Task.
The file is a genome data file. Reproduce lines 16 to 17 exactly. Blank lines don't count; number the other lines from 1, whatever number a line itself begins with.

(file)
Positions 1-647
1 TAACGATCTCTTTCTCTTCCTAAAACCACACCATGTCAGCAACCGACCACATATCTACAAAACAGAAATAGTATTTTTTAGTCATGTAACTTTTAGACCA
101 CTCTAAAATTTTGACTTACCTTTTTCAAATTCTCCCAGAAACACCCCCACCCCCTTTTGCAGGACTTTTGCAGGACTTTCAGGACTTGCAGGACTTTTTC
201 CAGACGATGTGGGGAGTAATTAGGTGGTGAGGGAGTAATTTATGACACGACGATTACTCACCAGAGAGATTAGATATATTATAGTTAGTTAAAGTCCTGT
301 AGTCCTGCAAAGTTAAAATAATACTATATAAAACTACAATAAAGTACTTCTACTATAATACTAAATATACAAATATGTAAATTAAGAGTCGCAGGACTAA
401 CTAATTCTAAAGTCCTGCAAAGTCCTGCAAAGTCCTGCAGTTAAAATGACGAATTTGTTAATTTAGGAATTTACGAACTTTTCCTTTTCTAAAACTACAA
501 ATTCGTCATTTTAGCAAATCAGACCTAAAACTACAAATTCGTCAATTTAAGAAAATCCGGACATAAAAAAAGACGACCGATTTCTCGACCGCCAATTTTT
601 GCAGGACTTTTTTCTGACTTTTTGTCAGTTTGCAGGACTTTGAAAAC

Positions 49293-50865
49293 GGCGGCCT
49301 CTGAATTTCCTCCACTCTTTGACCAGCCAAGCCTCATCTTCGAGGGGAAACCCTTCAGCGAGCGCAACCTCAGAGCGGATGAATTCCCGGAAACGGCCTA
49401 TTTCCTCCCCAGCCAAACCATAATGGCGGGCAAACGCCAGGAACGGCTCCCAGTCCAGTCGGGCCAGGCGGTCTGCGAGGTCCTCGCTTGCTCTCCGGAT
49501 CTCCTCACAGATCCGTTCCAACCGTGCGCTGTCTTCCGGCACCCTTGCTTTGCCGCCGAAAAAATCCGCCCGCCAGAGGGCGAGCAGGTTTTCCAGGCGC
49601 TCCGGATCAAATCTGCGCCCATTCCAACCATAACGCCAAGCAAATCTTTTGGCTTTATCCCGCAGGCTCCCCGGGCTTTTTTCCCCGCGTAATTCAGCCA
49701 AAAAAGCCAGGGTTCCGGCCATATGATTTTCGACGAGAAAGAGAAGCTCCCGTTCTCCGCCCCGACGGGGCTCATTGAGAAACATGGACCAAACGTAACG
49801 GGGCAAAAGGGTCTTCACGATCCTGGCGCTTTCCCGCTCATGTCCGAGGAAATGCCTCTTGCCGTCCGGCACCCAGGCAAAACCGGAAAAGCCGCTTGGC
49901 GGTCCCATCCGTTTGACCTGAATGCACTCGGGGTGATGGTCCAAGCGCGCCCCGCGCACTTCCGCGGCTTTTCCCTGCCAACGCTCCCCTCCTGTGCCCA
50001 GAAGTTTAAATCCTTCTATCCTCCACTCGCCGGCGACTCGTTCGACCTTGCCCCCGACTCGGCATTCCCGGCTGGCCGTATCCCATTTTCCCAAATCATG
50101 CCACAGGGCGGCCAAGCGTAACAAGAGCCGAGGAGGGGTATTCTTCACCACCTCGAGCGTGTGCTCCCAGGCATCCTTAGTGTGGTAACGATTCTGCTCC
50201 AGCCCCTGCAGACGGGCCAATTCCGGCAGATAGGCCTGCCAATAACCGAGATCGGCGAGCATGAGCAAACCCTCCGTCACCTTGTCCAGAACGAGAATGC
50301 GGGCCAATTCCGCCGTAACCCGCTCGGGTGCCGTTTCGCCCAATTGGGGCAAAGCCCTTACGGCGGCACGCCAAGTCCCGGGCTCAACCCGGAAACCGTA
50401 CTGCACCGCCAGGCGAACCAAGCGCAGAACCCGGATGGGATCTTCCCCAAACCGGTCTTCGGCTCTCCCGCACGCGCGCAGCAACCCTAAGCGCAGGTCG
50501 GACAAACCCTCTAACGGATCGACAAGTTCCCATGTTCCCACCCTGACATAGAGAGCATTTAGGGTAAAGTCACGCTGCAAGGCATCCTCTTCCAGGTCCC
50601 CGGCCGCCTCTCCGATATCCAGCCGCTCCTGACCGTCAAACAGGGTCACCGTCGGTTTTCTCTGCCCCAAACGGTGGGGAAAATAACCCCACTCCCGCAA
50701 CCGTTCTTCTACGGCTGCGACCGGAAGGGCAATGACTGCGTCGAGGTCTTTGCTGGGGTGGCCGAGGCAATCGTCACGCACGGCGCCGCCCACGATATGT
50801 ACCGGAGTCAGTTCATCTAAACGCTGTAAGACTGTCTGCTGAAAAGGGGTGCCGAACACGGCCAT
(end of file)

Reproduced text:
49801 GGGCAAAAGGGTCTTCACGATCCTGGCGCTTTCCCGCTCATGTCCGAGGAAATGCCTCTTGCCGTCCGGCACCCAGGCAAAACCGGAAAAGCCGCTTGGC
49901 GGTCCCATCCGTTTGACCTGAATGCACTCGGGGTGATGGTCCAAGCGCGCCCCGCGCACTTCCGCGGCTTTTCCCTGCCAACGCTCCCCTCCTGTGCCCA